Wednesday, June 19, 2013

Prague Tales

(Still on vacation!)  Prague Tales (no image available) is a collection of stories written in the mid-nineteenth century by Jan Neruda, and set in Mala Strana, the "old city" neighborhood of Prague.  Full of slices-of-life and colorful characters, this was a fun read.  Apparently, the Chilean author Pablo Neruda took Neruda's name as his own after reading  "The Three Lilies,"  one of the stories from this collection.  The only thing that rubbed the wrong way somewhat was the extremely negative portrayals of the occasional Jewish characters.  Commentators generally put this down to Neruda's depicting Mala Strana residents' attitudes, good and bad. 

Saturday, June 15, 2013


Still on vacation, but I've finished Austerlitz by W. G. Sebald.  I first heard of this author over at dovegreyreader scribbles, and was intrigued enough to buy this book sometime last year.  I knew going in that Sebald's works often concern memory, what it means and how it plays out in human lives.  Sebald reminds me a bit of Borges with his dreamlike narration, and a bit of Dinesen with her layering of stories within stories.  Austerlitz is complex and often puzzling, and so many memories are related at such great length, that for the first quarter or so of the book, I kept asking myself, where is he going with this?  But then it all falls into place, and it's heartbreaking, and I couldn't put it down till I finished it.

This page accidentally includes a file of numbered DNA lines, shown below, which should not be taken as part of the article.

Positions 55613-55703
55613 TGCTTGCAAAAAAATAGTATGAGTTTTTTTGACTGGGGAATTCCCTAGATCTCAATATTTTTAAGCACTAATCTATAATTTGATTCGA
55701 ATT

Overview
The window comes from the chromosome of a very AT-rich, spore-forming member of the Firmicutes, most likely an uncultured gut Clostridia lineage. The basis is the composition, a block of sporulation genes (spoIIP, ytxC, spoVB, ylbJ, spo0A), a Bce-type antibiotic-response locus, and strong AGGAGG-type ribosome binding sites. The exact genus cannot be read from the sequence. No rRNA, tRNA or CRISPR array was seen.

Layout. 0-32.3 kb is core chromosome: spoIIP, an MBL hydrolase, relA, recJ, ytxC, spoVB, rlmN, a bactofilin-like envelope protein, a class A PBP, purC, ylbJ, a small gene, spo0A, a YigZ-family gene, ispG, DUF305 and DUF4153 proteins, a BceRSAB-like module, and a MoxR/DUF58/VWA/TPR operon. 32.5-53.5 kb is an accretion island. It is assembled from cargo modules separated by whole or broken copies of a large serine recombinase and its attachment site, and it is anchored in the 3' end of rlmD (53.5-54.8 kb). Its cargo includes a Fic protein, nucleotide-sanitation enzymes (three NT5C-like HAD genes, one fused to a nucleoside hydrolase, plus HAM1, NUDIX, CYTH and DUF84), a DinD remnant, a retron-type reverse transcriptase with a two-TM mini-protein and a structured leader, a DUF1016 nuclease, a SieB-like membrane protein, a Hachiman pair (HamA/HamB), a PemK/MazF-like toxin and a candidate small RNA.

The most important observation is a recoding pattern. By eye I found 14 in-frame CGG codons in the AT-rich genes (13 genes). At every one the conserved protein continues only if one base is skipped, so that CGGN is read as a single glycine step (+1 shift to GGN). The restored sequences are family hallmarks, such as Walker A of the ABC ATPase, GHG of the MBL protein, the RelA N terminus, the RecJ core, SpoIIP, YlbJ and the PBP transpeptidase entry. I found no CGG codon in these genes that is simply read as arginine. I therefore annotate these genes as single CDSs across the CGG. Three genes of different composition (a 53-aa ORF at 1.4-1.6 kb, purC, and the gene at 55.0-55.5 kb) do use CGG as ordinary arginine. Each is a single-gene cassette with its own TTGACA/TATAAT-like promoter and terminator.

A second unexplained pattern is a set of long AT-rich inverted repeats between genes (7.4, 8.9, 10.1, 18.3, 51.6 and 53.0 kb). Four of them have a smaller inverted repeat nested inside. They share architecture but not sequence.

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Sunday, June 9, 2013

The Assault

I'm on vacation this month, but still reading as much as I can.  I do want to stay connected, and will be posting, but posts will probably be shortish, like this one.

The Assault, by Dutch author Harry Mulisch, impressed me more than I thought it would.  Early in 1945, a Dutch collaborator is shot to death and his body left where it fell in front of a house.  The house's residents, fearing German reprisals, move the body to a neighboring family's doorstep.  That family, all except the youngest son, Anton, is executed.  The effect of this trauma on Anton's life, and the gradual revelations of everything that happened that night, and why, make up the story.  I appreciated the symbolism (Anton becomes an anesthesiologist as an adult, and forms the belief that patients experience all the trauma of their surgery but are unable to respond and unable to remember afterward, for instance).  I also enjoyed the intertwinement of good and evil motives, on the part of both the Dutch and the Germans, and how the combination of these motives led to what happened on the fatal night.

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